May 8, 2007 11:50 AM PDT

What's next for Motorola?

Activist investor Carl Icahn's bid to win a board seat at Motorola appears to have ended, but a lot of work remains for a management team struggling to turn around the No. 2 mobile handset maker.

Motorola issued a press release Monday evening after its annual shareholders meeting held in Chicago stating that early results indicated stockholders had re-elected Motorola's current board of directors and that Icahn, who now owns almost 3 percent of the company, was not elected to the board.

The fight had intensified over the past couple of weeks as Icahn and Motorola sent out dueling letters, press releases and advertisements to try to persuade shareholders to take their side.

Icahn, who initiated the battle in January after Motorola reported disappointing earnings, said he believes the company is being mismanaged. Specifically, he has attacked Chief Executive Ed Zander, questioning his performance and compensation, which totaled $10 million in 2006. He also criticized the current board of directors for not being accountable to shareholders, who have seen their shares in the company lose roughly $20 billion in value.

While Wall Street reacted negatively to the news that Icahn would not be on the Motorola board, sending the stock down slightly on Tuesday, some analysts say that Icahn's absence will likely have little long-term impact on a company that is struggling to keep up in an increasingly competitive market.

"I don't think the Icahn thing is that big a deal one way or another in terms of his ultimate influence," said Scott Swanson, senior analyst at Crowell Weedon & Co. "The principal issue for the company in the near term is getting new innovative products into the market that people are willing to pay a lot of money to buy."

A 3G issue?
Indeed, Motorola, the second-largest handset maker in the world, behind Nokia, is struggling to regain its footing in an increasingly competitive market. For the first quarter of 2007, the company reported a net loss as it resisted matching its competitors' price cuts.

But Zander has promised that the handset division will show a profit for the year. The company's biggest challenge moving forward is finding new products to excite the market that will help it compete against rivals Nokia and Samsung Electronics, which have made gains in recent quarters.

Motorola had seen big success with its popular ultra-thin Razr, introduced in 2004. That product helped Motorola increase its market share from 15 percent to 23 percent by the end of 2006.

CONTINUED: Life after the Razr…
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5 comments

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RAZR software stinks.
I bought a RAZR used when my Sony Ericson died. It's a good phone but I'm really dissappointed with the interface. It's just clunky and less functional compared to my SONY. Can't sync via bluetooth. Sony's software is just slicker. Also it seems like the hardware has more power. The RAZR does have good predictive text though.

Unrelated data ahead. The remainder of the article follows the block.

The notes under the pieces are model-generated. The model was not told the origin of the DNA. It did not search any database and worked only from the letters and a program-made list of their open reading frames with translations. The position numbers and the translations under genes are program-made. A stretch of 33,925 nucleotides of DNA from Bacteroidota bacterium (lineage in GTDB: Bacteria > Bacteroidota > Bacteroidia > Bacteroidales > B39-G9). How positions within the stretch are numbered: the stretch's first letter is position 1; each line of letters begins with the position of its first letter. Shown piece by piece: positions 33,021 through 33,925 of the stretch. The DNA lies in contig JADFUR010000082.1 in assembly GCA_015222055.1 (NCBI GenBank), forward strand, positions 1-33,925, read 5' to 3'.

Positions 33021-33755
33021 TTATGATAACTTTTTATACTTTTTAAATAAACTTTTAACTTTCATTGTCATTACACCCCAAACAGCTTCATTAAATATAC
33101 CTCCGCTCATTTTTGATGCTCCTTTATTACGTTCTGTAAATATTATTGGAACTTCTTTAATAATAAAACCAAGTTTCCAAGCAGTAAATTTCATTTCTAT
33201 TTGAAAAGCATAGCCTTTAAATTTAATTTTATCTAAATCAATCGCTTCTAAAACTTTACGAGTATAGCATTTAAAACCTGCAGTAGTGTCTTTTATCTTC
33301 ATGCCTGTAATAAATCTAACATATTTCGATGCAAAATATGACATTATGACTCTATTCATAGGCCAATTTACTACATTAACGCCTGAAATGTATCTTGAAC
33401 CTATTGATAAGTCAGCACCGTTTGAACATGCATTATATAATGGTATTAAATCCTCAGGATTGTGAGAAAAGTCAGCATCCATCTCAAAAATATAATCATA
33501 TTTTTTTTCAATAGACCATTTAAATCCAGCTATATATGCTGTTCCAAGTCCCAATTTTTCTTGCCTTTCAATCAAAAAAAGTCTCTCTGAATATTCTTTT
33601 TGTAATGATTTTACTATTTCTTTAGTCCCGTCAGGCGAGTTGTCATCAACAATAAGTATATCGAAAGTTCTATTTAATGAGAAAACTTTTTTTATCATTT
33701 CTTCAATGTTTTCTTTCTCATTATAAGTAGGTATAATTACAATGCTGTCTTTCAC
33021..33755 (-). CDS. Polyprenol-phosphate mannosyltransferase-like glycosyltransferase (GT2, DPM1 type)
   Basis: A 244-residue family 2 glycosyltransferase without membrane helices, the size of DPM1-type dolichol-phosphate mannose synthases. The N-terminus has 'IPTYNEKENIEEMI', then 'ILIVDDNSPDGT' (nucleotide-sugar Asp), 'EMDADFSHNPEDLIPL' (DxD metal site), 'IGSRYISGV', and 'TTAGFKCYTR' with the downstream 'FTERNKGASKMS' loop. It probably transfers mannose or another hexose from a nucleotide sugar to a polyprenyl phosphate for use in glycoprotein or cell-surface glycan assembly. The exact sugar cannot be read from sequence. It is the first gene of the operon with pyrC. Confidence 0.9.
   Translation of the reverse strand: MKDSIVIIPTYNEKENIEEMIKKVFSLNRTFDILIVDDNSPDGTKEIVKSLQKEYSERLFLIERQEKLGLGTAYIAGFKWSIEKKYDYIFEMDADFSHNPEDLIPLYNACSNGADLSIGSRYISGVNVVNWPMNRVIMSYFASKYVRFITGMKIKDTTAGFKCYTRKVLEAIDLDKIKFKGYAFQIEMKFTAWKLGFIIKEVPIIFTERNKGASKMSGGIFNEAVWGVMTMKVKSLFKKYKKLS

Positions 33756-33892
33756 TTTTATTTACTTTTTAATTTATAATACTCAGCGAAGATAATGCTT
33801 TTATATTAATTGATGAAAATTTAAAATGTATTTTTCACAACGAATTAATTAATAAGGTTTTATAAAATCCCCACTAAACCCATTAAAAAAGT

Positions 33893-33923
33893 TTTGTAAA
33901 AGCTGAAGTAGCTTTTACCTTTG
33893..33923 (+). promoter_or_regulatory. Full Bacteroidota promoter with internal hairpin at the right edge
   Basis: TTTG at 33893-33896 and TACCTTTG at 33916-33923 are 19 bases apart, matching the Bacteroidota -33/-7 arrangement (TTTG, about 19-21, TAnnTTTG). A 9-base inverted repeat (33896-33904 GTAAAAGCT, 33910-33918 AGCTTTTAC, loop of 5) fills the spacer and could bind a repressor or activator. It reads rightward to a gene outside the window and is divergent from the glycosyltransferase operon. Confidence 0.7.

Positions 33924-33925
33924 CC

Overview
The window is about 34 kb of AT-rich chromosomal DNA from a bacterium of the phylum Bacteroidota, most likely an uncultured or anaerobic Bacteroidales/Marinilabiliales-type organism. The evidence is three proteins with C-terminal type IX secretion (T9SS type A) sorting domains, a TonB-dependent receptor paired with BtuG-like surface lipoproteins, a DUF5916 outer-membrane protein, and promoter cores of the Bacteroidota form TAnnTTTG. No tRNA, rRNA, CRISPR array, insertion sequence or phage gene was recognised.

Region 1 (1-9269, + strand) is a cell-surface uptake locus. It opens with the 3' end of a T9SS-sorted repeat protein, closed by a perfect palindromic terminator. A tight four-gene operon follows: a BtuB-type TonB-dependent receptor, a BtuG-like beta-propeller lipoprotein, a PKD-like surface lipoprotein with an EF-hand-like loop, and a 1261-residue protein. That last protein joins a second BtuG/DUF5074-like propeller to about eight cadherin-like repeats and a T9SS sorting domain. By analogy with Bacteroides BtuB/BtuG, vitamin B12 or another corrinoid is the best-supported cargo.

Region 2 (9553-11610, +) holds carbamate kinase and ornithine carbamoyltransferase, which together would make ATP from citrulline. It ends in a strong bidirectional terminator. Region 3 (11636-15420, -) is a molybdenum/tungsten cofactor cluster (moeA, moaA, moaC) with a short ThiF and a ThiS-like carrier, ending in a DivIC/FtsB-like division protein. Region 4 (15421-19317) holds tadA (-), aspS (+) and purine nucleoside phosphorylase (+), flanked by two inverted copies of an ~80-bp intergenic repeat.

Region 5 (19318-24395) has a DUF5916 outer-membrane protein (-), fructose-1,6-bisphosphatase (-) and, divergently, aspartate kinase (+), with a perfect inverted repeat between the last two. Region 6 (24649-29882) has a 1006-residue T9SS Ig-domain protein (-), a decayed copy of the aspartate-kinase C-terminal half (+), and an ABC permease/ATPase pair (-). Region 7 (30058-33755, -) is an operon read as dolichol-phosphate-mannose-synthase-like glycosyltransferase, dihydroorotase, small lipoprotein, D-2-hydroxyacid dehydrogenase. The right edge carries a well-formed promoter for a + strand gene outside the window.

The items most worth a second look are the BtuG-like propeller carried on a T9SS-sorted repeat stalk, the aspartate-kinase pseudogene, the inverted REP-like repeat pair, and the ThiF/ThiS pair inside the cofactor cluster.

Posted by stopher2475 (21 comments )
Reply Link Flag
RAZR does stink, but you're being screwed by Verizon.
I have a Razr, and I hate it. The software is buggy. It drops the
connection to the headset randomly, and sometimes it thinks
the battery is 'invalid.'

The Razr can however, sync via bluetooth. I do it all the time,
but I don't have Verizon. They hobble all of their phones so that
you have to use their VCast 'service' to transfer files and
calendar information. Put a song on your phone? They charge
more than the iTunes $0.99 per song AND they charge you for
the air time to download it!
Posted by Macsaresafer (802 comments )
Link Flag
cannot agree more - UI is as unintuitive as it could be
i have the same problem. I normally use Sony Ericsson phones but
was forced to get a motorola since it's the only 3g phone for
Cingular frequencies. Actually there is an LG phone but LG is years
away from understanding what cell phone UI is and what
functionality it should have. In any case razr ui is super unintuitive
and clumsy. It is also full of bugs. I wish motorola just copied Sony
Ericsson ui.
Posted by jacobdol (10 comments )
Link Flag
just like
"Meanwhile, Motorola will also soon face competition from a
company with no cell phone expertise. Apple is expected to release
its new iPhone in early June. That phone, which will be available
only through AT&T's Cingular Wireless, is already attracting a great
deal of attention."

NO CELL PHONE EXPERIENCE, just like the iPod-no mp3 player
experiencee. sometimes no experience is a good thing!
Posted by Ian Kirkland (48 comments )
Reply Link Flag
Software tightly coupled with Hardware
Seems like Motorola should begin developing applications/server side services that work great on their phones. This is their problem. Sure hardware form factor has been the big seller for the last few years and what they did with the razor was similar to what Apple was able to achieve with the ipod, but they didn't build itunes, and an ongoing franchise in anything other than all the spin-offs of the razor. I am not saying they need a music hub (too late), but something equivalent. Every US carrier needs to differentiate, and Motorola could help them, but there doesn't seem to be much effort on Motorola's part, or maybe it is the carriers? This may be outside their core competency, but to survive they will need more than hardware.
Posted by gniz (4 comments )
Reply Link Flag
 

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